These really small cars, or the A-segment as we call it, turned heads sometime in the late 2000s when a few Chinese brands brought them in. As practical as they were, the ride was honestly uncouth and the appointments were barely holding up within months of use.
When Honda came in with the Brio in 2014, a lot of people were excited. It was a city car that came with a small displacement engine at the time when traffic was getting worse and fuel prices were going up.
It still left a lot to be desired because, remember, we were all coming from the City and Jazz experience. If you haven’t given it a test, read on as I tell you how all those were addressed by this second-generation model.
Character lines are still very similar, if not identical to its predecessor, but the biggest and most welcome change is the sleeker front. Gone is the bulbous hood, the large headlamps and tiny grille that simply didn’t go together.
It takes the flat hood of the Jazz and the Mobilio’s modern single-bar grille connected to a more stylized casing for the multi-reflector halogen headlamps. Plus, the Carnival Yellow works nicely with the black mesh behind the grille, and fog lamps on the new bumper. The rear spoiler is smaller, the hatch shapelier and swaps the all-glass liftgate for a more conventional one. It has filled out more, especially front and back, which is no wonder why more people mistake it for a Jazz. It looks more sophisticated for a Php 658,000 unit.
Locking and unlocking can be done remotely on the keyfob but it uses a key-in system to start the smaller 1.2L Single Overhead Cam i-VTEC engine.
There’s a lot of elbow room, but this is because the cabin doesn’t have a center console and all the fancy equipment (and the necessary components and wiring that come along with it) you find in higher Honda models.
Seats are fabric, two-way adjustable with a fixed headrest, but the overall fit is commendable. It’s not amply bolstered, but the sporty shape makes it very comfortable to sit in and the vehicle’s size makes it easy to see over the hood. Legroom is just enough, especially in the second row.
Hard plastics are used on the panels and various cabin surfaces to make it lightweight and slim, but props to the new and improved dashboard design. There’s a semblance of a theme already for uniformity, which makes it easy on the eyes, and it comes with a seven-inch touchscreen with a very-easy-to-understand graphic user interface and Bluetooth connectivity.
Trunk space is minimal and will only fit maybe a couple of check-in sized luggage or about four to five overnight bags.
It has less than 100 horses (89 HP to be exact) and only 110 Nm of torque but it’s a city car so, what do you expect? For its purposes and its size, those numbers are perfect. Coupled with a CVT (continuously variable transmission), it is able to manage the output much better regardless of the driving condition. You can keep its revs under 2000 for maximum efficiency, but there will be little to no overtaking for sure, and the drive will fairly be unexciting. Because of the CVT, there was already a palpable amount of pull at around 2200 RPM, which already made overtaking possible and even a spirited takeoff from a standstill. Since the car weighs only 969 kilos (just a shade over a ton with me in it), I easily gave in to the temptation to keep on pushing it.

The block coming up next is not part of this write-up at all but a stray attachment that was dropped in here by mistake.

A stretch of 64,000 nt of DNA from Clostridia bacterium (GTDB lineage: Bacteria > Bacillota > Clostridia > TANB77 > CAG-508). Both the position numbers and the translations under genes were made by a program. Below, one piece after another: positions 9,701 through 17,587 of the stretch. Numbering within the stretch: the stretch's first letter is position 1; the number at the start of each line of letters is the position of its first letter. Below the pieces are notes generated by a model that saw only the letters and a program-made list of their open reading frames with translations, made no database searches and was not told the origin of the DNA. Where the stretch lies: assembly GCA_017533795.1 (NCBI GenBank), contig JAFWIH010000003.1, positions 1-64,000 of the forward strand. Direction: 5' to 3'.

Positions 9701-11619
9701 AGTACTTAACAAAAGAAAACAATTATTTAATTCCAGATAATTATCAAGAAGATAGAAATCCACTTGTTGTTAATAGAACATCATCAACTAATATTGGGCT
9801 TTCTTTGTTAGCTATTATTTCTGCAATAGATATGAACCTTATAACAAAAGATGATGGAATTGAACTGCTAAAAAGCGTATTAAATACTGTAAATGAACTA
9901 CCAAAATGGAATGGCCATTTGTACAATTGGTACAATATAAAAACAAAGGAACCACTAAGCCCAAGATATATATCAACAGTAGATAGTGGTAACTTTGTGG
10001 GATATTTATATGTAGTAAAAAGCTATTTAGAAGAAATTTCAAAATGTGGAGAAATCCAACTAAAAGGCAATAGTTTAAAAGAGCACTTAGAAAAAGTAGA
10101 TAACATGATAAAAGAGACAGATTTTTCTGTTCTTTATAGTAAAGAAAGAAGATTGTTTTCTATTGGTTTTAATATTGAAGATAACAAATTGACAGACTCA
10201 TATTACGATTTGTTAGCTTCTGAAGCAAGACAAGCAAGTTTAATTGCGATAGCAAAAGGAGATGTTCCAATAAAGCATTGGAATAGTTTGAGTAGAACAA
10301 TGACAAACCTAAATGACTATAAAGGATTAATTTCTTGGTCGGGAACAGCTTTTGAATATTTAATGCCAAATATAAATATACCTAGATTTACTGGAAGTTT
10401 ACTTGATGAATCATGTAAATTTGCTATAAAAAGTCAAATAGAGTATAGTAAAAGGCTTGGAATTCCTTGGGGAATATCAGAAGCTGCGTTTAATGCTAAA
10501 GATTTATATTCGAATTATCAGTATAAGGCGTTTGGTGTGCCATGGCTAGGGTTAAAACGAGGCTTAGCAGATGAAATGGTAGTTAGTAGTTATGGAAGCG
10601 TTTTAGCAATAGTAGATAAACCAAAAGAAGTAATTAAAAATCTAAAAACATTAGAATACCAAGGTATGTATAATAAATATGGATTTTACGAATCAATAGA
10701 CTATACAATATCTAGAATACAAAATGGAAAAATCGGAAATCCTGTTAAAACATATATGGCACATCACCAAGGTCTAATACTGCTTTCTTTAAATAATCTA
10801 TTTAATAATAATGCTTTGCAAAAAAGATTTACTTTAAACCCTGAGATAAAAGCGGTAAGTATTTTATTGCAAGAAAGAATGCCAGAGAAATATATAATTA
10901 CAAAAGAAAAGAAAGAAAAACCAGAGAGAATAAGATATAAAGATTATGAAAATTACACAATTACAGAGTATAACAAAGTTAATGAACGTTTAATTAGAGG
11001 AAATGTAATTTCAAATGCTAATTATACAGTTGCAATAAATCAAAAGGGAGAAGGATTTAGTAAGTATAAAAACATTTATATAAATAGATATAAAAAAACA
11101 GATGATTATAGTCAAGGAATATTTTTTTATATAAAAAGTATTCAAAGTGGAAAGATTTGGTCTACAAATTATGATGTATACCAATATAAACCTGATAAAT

NVH (noise, vibration and harshness) levels are actually low and much better than the previous model. When road surface goes really bad (e.g. potholes, large cracks), and there’s a lot of that on EDSA, there was a noticeable clatter from the suspension.
It even has anti-lock braking system (ABS), dual SRS airbags (driver and front passenger), and speed sensing auto door locks.
It feels very compact from behind the wheel and is great to handle at speeds appropriate for the metro – turning maneuvers are tight, while it feels balanced and stable. If you hit 80 km/h and above, its size and weight turns into a disadvantage as it becomes just a bit unsteady. But you can’t really ask for too much if you’re looking from the perspective of price point.
You’d be hard-pressed to find an equal or even better subcompact in terms of looks, interior appointments, tech features, and fuel returns (it averaged a little over 10 kilometers per liter on pure city driving).
For the 2019 Honda Brio 1.2 V CVT, ‘amazing’ isn’t just a tagline, it’s what it is.
Text and photos by Eric Tipan